Targeting Mosquito Breeding Sites Could Help Fight Malaria
As a young civil engineer in the 1950s, my grandfather was posted to Khartoum in the Sudan, tasked with helping to build a new water supply, drains and sewers for the city. Over the years, this system began to leak and became one of the main sources of standing water in which malaria-transmitting mosquitoes breed.
By Lucy Tusting, London School of Hygiene & Tropical Medicine
However today, as part of a new concerted effort to control malaria in the city, these pipes are being mended. Other potential breeding sites are also destroyed on a regular basis. Those that can’t be dried out are treated with larvicide and this has contributed to a huge reduction in malaria in the city.
We recently carried out research that suggests that this traditional method of tackling malaria, which aims to prevent mosquitoes from breeding in swampy land and standing water, can have an important role to play in controlling malaria in the future.
However, this success is now threatened by resistance to drugs and chemicals in the malaria parasite and its mosquito carriers, which could render insecticide-treated bed nets, indoor house spraying and widely available drugs less effective. Not only this, but malaria control is expensive. Even at its funding peak in 2011, malaria control fell far short of the US$5 billion required annually and tightened western budgets haven’t helped.
Preventing mosquitoes from breeding in standing water could be an effective and relatively inexpensive supplementary strategy. This method, known as larval source management (LSM), formed the mainstay of early malaria control operations, and was used with great success historically in Brazil, Egypt, Zambia, Indonesia, Europe, the US and many other parts of the world. This approach was famously used to protect workers constructing the Panama Canal from malaria between 1904 and 1914. However, LSM fell out of fashion in the mid-20th century, with the use of DDT for indoor house spraying.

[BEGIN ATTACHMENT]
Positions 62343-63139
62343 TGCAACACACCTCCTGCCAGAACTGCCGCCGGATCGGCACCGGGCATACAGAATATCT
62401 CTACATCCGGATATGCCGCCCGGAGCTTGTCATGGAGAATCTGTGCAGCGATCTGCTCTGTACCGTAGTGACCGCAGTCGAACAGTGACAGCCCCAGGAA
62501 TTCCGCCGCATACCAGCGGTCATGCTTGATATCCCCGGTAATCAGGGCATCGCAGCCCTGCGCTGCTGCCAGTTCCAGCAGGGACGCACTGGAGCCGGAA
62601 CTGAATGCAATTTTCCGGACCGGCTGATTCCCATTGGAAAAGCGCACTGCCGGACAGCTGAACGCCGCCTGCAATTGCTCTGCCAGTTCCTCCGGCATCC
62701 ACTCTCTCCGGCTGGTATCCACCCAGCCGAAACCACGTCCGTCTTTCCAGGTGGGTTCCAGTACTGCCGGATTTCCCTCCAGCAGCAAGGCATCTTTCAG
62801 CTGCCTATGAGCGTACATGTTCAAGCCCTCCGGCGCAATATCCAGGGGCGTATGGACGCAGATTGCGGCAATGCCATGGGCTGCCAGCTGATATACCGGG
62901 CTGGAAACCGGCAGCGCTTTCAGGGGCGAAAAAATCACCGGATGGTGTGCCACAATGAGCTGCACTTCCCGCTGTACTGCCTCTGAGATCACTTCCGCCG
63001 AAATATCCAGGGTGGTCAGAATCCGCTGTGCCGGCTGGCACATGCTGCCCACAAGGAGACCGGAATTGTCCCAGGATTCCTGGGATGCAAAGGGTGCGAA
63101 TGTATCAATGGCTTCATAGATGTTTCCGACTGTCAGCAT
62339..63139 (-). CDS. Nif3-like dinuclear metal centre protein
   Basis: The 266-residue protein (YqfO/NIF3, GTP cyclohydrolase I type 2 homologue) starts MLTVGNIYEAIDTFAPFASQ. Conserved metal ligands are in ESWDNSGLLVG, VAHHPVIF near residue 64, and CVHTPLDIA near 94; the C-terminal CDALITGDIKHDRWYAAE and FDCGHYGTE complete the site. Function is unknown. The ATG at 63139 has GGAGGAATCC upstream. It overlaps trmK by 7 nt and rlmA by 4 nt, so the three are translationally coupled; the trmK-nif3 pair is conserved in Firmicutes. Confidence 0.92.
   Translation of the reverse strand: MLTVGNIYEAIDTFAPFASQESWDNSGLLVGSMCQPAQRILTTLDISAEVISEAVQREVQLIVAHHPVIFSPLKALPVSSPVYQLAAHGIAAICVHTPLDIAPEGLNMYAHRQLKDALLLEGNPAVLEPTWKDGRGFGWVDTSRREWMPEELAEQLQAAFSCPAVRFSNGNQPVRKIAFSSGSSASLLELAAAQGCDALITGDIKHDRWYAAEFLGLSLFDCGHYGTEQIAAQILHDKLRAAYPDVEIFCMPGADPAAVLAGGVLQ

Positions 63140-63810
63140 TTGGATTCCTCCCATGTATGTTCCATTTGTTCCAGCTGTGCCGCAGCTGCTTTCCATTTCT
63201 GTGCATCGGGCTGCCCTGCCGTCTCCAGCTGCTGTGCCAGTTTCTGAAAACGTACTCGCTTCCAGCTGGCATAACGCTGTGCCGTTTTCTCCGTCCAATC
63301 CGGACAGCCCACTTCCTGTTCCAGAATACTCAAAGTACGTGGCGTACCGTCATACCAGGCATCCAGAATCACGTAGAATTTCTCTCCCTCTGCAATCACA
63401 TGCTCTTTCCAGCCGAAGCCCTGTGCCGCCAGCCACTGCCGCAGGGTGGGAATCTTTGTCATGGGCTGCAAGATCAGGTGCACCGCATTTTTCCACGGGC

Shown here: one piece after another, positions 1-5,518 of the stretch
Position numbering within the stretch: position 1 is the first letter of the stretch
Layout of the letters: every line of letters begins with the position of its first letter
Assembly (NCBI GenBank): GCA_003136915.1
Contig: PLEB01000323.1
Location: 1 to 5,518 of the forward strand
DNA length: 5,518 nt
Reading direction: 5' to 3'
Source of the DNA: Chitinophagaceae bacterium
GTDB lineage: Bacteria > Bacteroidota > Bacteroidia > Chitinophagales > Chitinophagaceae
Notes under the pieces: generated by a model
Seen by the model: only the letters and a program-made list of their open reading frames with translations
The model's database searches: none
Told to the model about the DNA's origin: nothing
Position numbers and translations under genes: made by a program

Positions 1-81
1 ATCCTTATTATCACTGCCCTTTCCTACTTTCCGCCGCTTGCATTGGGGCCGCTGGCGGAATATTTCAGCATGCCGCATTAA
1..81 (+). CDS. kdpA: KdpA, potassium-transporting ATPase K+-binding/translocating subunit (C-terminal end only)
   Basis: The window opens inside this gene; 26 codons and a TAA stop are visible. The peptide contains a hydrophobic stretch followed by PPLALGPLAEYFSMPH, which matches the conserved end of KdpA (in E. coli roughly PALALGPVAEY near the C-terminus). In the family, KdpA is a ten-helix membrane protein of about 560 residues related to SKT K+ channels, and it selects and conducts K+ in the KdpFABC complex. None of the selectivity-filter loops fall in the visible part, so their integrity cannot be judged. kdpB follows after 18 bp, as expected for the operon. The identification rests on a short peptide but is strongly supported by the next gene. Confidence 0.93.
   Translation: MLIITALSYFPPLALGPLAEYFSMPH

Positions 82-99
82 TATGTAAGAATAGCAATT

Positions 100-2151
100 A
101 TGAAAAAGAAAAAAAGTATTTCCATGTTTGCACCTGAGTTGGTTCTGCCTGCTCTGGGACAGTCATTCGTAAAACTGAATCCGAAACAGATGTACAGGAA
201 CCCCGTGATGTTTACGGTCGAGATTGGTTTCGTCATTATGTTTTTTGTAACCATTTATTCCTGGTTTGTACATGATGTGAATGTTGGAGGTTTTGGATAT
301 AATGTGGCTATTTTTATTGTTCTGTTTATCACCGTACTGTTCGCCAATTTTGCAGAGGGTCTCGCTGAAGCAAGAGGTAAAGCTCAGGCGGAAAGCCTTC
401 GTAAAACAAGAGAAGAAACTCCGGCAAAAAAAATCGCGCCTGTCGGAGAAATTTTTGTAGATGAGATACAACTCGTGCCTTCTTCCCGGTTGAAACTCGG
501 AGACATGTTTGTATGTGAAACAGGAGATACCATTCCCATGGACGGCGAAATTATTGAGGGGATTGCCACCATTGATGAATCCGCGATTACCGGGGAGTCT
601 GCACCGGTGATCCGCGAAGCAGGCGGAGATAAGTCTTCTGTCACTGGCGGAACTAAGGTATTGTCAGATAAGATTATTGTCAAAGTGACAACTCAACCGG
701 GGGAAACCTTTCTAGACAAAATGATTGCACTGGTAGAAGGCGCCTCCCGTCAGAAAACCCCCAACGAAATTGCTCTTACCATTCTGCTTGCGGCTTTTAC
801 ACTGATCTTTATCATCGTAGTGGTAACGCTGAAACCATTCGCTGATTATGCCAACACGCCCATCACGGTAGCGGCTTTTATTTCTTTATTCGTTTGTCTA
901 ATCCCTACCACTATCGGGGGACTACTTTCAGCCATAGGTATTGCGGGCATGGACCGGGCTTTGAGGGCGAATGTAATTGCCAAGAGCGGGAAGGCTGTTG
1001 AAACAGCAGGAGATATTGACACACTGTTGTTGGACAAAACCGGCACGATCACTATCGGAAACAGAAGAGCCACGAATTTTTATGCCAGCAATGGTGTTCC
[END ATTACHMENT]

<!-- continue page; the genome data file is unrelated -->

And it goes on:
Today, the World Health Organisation recommends LSM as a supplementary malaria intervention, but advocates that further evidence is required to fully support its use in all settings. To evaluate how effective LSM is in preventing malaria, we systematically examined thousands of studies, to identify 13 which met our strict criteria.
We found that LSM reduces the number of people falling ill with malaria by up to three quarters, and the number of people infected with malaria parasites in their blood by up to 90% – which suggests that in certain situations, LSM can be an effective strategy against malaria in Asia and Africa.
LSM is not a panacea. We need to know more before we can support its use in certain contexts; for instance, where swamps or ricefields stretch for many kilometres. As a programme it must also be carefully tailored to local mosquito species and ecology, requiring intensive effort and close management throughout. However, it could prove a relatively low-cost addition to our current suite of malaria interventions.
LSM also heralds a return to a broader approach to controlling this disease by involving sectors outside health. In Khartoum, responsibility for malaria control is shared between the Ministries of Health, Public Works, Agriculture and Education. Together these ministries work to repair damaged water pipes, remove water basins, drain and flush major mosquito breeding sites, and introduce new irrigation techniques that reduce standing water. All at an annual cost of US$600,000 – or around 10 cents per person protected.
Of course, we must continue to advocate for high levels of funding for malaria control. It is also imperative to maintain high coverage with current first line interventions. Insecticide-treated bed nets, indoor house spraying, preventive medication for high-risk groups and good case management are all integral to fighting malaria.
Lucy Tusting has received funding from Valent BioSciences Corporation. -- Article originally published at The Conversation.